In its comments on the agency’s report, Tom & Jerry continued to assert that the agency acted unreasonably.  While the protester did not provide a definition for a follow-on contract, it instead asserted that the Denver event was a follow-on acquisition because it was in a group of Yellow Ribbon events previously solicited by the Army under the 8(a) program.  Protester’s Comments at 2.

After receiving the parties’ filings, the record did not clearly indicate whether the solicitation at issue should be identified as a follow-on requirement to a contract that had previously been accepted into the 8(a) program.  Accordingly, our Office sought additional information on the matter from the SBA.  Notice of SBA Participation in Protest (B-417474).  In response, SBA explained that from 2015 to 2018, SBA accepted a number of Yellow Ribbon events into the 8(a) program to be performed by Tom & Jerry and other 8(a) participants, and that any follow-on acquisition to an acquisition accepted by the SBA would be subject to the once 8(a), always 8(a) rule.  SBA Comments at 3.  Additionally, the SBA took issue with both the protester and agency’s positions.  Id.  In this regard, the SBA stated that it did not agree with the protester’s position that all Yellow Ribbon events had been accepted into the 8(a) program.  Id.  The SBA also stated that the Army’s argument that the Denver event was a new requirement was not convincing enough to allow the SBA to overlook the Army’s disregard for the SBA District Office’s guidance.  Id.  Despite not specifically identifying the requirement at issue as a follow-on requirement and noting that the protester and Army “disagree as to what constitutes a ‘follow-on’ acquisition in the context of Yellow Ribbon events,” the SBA concluded that the agency should have either sought release from the SBA or sought further guidance regarding the Denver event before issuing the solicitation outside the 8(a) program.[5]  Id. at 3-4.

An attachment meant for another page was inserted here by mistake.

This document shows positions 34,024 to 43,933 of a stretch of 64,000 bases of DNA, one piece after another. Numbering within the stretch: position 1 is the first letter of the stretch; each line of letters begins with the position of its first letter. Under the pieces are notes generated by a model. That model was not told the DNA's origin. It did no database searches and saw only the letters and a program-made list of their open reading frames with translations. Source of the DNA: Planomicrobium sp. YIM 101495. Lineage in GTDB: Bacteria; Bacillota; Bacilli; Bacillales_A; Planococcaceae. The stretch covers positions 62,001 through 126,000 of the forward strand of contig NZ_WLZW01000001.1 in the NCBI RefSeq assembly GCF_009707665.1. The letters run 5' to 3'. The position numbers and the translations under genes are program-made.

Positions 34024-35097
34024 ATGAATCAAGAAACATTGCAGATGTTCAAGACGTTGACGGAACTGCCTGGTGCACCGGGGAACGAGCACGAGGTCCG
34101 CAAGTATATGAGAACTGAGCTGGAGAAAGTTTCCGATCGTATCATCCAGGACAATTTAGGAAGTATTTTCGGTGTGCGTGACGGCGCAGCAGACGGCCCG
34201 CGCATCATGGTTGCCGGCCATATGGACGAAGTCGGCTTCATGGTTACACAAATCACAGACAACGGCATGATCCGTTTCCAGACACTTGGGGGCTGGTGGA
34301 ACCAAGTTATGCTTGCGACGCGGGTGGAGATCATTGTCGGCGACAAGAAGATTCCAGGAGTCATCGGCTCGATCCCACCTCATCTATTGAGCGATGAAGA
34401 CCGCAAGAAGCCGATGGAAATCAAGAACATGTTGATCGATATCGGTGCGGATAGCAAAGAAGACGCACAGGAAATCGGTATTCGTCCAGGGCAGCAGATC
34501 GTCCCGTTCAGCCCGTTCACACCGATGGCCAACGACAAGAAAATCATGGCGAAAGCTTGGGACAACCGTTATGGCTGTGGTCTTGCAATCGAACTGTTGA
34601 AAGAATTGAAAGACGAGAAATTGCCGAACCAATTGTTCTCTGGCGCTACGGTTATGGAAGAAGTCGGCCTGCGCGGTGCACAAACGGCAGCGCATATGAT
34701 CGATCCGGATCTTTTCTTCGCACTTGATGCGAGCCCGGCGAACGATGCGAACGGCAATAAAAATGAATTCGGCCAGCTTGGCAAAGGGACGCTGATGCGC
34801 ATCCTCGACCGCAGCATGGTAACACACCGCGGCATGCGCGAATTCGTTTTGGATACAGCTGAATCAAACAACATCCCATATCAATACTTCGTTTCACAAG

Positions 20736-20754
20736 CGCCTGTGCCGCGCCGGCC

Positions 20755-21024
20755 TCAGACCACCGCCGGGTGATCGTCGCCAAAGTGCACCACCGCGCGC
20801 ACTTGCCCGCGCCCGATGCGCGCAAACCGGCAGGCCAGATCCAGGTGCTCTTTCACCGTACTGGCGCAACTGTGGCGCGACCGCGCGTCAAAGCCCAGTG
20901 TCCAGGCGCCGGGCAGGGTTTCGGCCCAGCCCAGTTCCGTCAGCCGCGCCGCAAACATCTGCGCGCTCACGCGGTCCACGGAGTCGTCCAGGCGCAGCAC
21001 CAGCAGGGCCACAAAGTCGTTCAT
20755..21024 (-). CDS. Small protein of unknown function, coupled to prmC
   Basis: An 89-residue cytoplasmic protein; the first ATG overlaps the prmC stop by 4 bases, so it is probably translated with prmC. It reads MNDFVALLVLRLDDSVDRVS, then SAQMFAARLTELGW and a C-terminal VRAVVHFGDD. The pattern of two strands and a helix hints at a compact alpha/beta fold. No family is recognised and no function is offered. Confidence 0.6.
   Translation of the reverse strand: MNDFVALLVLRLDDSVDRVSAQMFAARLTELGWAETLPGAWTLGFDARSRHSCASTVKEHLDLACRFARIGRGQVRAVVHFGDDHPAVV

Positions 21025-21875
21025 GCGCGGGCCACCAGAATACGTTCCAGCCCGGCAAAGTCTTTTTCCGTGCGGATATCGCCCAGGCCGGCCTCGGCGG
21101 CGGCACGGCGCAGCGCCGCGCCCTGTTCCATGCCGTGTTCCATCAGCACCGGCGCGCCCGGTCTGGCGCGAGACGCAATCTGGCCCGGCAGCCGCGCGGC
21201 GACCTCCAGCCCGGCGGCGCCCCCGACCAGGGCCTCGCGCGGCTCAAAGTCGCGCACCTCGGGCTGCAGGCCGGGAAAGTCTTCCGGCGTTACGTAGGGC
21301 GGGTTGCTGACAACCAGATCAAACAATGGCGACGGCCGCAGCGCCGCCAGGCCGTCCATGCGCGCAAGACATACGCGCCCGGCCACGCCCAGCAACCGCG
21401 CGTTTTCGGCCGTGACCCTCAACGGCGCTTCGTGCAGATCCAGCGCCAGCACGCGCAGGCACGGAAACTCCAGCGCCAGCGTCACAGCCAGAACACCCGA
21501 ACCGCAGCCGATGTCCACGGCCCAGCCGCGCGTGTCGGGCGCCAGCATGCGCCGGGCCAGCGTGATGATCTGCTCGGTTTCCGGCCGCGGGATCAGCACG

On July 2, the Army requested that our Office conduct outcome prediction alternative dispute resolution (ADR).[6]  Request for Outcome Prediction (B-417474).  Our Office declined to engage in outcome prediction ADR and instead offered litigation risk ADR.[7]  During the ADR, the GAO attorney provided the parties with her assessment of risk in the protest, indicating that based on the information before her, the protest would likely be sustained because it was unreasonable for the agency to disregard SBA’s guidance regarding the program, which SBA is responsible for administering.  The GAO attorney also requested additional documents for the record and indicated that any additional filings made by the parties would need to be submitted promptly.  Notice of Summary of Conference Call (B-417474).